My house has been for sale longer than it takes to produce a baby. At 85, it is a bit shabby at the edges but the rooms are spacious, the two fireplaces work and the garden is lovely.
''It is charming,'' prospective buyers exclaim, ''but so old-fashioned.'' What do they expect of a house built when Theodore Roosevelt was president? Mind you, they are not talking about a shack that lacks indoor plumbing, electricity, or central heating, but about a dignified residence built in 1906 which is long on character but short on what some people consider essential conveniences.
The other day, mop in hand, I pretended to be the cleaning woman while a broker took some clients on a grand tour. ''Can you imagine raising children in a house without a downstairs bathroom or a mudroom,'' announced the wife in a tone of disbelief.
''Anyone who lives in Baltimore without air conditioning is a masochist,'' he said.
Upon entering the kitchen, husband and wife moaned in unison when confronted by only one sink. They marveled that the owners had managed to survive for over a quarter-century without a microwave oven, a slab of marble on which to decapitate and mince all manner of animals and vegetables, a garbage compressor and a refrigerator without an exterior ice maker. Such primitive conditions were beyond their ken.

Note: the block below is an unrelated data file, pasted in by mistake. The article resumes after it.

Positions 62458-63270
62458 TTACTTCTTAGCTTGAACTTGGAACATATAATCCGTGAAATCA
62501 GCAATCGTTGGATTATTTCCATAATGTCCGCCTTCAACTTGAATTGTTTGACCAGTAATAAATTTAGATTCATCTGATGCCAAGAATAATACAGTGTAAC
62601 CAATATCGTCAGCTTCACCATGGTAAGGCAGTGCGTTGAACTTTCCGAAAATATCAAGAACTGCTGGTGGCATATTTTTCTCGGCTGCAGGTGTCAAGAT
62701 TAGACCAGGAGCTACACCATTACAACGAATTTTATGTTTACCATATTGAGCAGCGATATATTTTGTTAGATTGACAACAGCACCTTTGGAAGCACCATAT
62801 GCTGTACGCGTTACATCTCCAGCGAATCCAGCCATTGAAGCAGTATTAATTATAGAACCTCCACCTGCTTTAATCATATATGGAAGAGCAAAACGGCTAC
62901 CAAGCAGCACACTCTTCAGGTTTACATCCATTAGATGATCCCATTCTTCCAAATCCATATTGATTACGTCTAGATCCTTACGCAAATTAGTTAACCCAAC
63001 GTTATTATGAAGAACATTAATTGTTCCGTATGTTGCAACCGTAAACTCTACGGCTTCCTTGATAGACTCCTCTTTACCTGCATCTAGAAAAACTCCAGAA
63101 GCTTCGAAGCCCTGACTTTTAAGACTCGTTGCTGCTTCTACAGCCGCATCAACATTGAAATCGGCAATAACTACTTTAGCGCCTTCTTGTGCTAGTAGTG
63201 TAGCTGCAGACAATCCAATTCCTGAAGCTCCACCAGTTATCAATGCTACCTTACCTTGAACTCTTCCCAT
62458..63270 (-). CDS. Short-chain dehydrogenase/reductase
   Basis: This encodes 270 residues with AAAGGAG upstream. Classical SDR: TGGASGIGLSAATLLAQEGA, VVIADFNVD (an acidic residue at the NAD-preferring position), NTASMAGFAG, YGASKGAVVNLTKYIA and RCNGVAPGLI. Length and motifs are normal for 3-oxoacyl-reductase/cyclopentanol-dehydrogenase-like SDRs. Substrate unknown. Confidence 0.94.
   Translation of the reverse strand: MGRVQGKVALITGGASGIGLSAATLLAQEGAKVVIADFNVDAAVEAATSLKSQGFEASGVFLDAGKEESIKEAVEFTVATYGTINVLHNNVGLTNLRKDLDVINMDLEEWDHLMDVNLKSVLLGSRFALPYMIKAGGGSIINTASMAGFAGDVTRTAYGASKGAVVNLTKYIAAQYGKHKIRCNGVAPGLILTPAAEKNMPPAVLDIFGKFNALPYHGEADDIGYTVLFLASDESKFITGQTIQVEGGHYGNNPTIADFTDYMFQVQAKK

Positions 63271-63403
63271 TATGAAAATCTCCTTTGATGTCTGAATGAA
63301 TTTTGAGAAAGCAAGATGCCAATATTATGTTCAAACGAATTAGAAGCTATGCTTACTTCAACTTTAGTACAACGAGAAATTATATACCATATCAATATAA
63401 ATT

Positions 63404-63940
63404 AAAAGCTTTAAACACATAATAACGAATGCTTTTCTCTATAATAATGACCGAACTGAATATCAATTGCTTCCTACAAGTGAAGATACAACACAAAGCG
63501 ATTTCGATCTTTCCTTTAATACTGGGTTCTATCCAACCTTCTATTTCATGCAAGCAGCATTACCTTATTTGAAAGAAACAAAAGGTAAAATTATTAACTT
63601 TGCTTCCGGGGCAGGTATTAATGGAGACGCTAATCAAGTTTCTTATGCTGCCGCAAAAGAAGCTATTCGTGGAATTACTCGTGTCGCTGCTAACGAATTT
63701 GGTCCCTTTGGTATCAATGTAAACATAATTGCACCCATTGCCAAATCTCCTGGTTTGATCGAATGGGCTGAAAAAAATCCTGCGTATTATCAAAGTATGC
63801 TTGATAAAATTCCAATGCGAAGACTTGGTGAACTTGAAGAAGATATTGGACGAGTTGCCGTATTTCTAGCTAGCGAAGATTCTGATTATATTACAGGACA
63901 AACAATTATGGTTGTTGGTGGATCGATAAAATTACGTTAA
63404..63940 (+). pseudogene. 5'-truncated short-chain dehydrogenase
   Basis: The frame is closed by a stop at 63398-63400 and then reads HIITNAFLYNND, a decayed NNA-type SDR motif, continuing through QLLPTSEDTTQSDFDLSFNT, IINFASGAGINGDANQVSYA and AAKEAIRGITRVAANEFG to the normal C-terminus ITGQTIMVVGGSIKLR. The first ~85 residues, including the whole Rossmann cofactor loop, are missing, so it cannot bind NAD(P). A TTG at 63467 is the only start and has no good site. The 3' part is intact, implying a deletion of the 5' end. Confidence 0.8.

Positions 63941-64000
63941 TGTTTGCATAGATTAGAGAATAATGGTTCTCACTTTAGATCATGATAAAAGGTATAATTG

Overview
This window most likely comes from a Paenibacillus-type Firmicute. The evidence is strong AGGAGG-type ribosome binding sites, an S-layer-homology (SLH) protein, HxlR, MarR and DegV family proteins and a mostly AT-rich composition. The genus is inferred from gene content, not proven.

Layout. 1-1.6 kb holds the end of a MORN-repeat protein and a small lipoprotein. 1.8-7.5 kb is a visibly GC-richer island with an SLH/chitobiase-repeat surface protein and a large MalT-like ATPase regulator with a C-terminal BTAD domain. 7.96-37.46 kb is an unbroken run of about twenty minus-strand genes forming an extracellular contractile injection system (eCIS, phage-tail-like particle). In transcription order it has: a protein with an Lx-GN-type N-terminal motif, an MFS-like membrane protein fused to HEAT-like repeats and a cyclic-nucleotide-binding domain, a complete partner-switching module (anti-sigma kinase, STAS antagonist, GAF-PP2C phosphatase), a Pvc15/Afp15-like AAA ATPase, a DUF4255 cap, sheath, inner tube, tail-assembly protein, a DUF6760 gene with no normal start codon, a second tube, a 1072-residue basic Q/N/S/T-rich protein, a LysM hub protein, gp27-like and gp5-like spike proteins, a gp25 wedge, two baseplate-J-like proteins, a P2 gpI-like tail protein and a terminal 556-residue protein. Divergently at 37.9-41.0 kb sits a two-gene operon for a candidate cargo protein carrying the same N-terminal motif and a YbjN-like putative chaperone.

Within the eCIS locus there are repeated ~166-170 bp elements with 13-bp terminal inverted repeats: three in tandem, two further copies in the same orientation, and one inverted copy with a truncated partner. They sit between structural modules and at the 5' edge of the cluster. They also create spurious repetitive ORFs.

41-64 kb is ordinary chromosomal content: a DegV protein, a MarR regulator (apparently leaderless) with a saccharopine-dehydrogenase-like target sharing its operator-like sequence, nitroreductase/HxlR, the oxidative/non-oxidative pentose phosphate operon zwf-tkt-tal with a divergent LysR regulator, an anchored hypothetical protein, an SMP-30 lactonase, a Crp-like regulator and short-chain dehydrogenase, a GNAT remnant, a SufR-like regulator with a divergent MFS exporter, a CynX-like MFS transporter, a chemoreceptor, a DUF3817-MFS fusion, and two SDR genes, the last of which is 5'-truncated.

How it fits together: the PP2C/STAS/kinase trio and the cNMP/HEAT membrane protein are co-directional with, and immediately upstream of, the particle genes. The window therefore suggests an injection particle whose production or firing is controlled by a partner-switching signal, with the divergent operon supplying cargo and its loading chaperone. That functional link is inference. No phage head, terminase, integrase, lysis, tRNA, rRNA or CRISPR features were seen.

The garage door had to be lifted by hand, he lamented. There were no track lights in the living room, she observed. Together they agreed that the deck was too small.
But what really sent them packing was the condition of the two upstairs bathrooms. In their value system a house is not a home unless la salle de bain has ''his'' and ''her'' sinks, a bidet, heated towel racks, a king-size tub with currents, sprays and jets; mirrors galore, a skylight and telephone.
''We're really into high-tech bathrooms,'' she informed the broker grandly, ''these will never do.''
''I'd rather sell to Saddam Hussein than to people like that,'' I hissed to the beleaguered broker as she meekly followed the upscale American couple of the 1990s down the stairs and out of my Victorian home.
Janet Heller is a local writer.